Commissioner Gary Bettman acknowledges there has been increased cocaine usage among National Hockey League players.
Responding to a report earlier this week that quoted deputy commissioner Bill Daly, Bettman told Hockey Central at Noon Wednesday that cocaine “appears to be a small issue and growing” in the NHL.
“I think there’s some usage. It’s not representative of an overwhelming number of our players. We’re in a dialogue with the Players’ Association to address it,” Bettman said during the TV/radio appearance. “My interest is not to go around punishing people. My interest is getting players to understand the consequences of doing something that could jeopardize this great, once-in-a-lifetime opportunity that they’ve been given, to play in the NHL.”
Bettman said the league must work together with the NHLPA to increase education, counselling and testing in effort to stop the trend and get rid of the issue all together.
The NHL and the PA offer a substance abuse program to players dealing with issues such as cocaine. Bettman explained that “survey testing” is done to gauge the use of non-performance-enchancing drug use among players, but the league does not know the names of players who test positive for recreational drugs.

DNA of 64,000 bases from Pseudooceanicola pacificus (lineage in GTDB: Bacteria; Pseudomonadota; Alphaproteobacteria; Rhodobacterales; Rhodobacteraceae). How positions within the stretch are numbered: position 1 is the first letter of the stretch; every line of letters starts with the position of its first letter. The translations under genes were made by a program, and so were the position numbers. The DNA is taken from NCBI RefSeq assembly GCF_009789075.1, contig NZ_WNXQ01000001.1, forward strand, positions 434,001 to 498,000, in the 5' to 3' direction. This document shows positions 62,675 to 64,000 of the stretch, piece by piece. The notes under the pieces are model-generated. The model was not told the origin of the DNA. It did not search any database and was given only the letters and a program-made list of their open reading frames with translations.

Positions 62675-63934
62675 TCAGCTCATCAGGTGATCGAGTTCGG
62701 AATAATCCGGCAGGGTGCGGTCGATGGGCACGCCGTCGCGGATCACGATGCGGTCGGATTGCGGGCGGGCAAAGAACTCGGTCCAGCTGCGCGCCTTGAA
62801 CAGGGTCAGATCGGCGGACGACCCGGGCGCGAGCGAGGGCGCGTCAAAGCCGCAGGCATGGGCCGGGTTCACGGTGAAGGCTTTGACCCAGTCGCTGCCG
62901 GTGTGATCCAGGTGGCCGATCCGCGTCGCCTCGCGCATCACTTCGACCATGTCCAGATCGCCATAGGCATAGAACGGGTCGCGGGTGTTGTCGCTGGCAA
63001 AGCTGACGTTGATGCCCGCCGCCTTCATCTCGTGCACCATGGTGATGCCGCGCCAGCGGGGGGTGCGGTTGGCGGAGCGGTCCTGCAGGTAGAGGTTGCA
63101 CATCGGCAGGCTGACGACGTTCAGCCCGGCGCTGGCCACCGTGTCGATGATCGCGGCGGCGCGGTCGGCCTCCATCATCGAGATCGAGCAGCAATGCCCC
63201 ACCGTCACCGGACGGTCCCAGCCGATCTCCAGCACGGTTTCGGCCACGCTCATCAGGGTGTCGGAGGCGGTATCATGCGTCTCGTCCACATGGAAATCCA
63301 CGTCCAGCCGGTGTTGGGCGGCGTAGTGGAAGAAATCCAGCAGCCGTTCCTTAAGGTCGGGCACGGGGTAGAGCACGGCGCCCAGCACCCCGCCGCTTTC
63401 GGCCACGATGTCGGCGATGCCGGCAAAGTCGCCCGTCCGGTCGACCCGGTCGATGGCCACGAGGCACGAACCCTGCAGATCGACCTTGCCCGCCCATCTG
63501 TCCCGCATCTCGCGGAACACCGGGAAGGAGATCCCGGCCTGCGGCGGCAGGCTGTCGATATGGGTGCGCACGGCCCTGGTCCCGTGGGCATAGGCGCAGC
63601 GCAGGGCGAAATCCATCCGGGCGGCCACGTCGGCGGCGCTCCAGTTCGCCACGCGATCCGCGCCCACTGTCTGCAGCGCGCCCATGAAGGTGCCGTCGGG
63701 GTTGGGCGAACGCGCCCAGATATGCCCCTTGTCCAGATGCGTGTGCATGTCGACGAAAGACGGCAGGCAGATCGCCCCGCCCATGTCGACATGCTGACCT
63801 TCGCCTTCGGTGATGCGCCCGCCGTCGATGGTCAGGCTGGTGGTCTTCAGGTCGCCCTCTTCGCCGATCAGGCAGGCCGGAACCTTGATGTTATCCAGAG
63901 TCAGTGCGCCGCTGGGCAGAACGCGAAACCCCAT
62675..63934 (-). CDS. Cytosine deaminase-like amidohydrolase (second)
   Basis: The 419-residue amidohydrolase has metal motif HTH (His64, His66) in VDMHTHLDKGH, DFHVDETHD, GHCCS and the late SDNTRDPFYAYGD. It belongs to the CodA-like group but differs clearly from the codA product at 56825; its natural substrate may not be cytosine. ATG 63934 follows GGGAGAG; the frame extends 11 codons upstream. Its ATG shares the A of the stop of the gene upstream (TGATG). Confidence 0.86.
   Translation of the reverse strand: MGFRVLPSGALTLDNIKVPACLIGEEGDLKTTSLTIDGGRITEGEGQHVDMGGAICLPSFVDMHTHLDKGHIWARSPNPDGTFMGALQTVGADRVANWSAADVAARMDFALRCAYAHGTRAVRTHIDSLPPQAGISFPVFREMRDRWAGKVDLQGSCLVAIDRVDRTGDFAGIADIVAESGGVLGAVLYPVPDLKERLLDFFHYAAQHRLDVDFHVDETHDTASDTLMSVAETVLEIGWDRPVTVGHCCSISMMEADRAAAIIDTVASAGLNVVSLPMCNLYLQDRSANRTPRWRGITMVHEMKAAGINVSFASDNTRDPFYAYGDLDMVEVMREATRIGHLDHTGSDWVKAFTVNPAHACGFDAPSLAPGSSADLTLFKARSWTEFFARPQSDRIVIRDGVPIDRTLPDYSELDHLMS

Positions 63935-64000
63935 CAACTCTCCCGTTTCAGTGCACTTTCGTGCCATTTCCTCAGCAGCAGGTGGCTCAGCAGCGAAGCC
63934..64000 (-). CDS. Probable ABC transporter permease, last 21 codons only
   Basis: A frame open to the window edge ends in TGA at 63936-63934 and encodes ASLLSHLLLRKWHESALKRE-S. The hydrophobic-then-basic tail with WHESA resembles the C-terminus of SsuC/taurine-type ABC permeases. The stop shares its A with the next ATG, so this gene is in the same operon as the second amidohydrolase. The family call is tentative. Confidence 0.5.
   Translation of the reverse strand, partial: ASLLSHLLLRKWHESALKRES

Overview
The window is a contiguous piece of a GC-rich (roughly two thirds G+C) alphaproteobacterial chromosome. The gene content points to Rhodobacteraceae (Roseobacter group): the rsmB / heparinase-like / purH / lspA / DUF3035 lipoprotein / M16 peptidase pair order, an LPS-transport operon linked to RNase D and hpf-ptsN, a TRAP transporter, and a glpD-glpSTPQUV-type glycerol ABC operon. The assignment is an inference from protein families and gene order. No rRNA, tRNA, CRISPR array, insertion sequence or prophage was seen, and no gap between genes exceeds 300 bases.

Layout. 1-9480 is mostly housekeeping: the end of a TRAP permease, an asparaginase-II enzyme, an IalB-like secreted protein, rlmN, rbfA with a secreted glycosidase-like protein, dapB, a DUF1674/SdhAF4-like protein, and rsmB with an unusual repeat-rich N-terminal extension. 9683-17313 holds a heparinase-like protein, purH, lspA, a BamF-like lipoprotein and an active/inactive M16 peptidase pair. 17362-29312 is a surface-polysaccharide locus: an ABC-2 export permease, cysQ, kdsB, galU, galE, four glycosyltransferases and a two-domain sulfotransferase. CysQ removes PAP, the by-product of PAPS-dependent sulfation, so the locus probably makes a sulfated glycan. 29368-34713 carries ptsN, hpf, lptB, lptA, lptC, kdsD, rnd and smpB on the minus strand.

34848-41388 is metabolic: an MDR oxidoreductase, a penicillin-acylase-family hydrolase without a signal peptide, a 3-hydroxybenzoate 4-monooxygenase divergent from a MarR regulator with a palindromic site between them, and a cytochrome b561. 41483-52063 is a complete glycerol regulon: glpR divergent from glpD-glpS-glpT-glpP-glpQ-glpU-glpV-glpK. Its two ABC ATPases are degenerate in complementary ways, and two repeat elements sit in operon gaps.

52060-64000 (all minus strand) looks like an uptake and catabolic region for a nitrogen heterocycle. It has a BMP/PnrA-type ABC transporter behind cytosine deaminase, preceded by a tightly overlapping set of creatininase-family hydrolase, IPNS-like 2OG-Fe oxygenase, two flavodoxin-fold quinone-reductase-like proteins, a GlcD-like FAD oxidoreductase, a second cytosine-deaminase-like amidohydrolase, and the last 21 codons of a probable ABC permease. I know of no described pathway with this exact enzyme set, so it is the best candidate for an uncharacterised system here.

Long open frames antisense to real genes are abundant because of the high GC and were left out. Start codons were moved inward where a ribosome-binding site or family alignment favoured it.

“We don’t have the unilateral right to do things here. We need the consent of the Players’ Association,” Bettman said. “It’s not about punishment. It’s about making sure we get it to stop.
“The best way to get it to stop is to make clear you shouldn’t do it. And if you are doing it, you should stop.”
Daniel Sedin, among others, said this week that he would be in favour of more testing.
Andrew Ference said increased cocaine use is a societal issue.
“Hockey players are just human beings,” Ference told reporters. “To bury your head in the sand and pretend it’s not out there is pretty stupid, but I don’t think anybody in here is doing that.
“Certain people have an issue with it, a problem with it, and some of them play hockey. Some of them don’t.”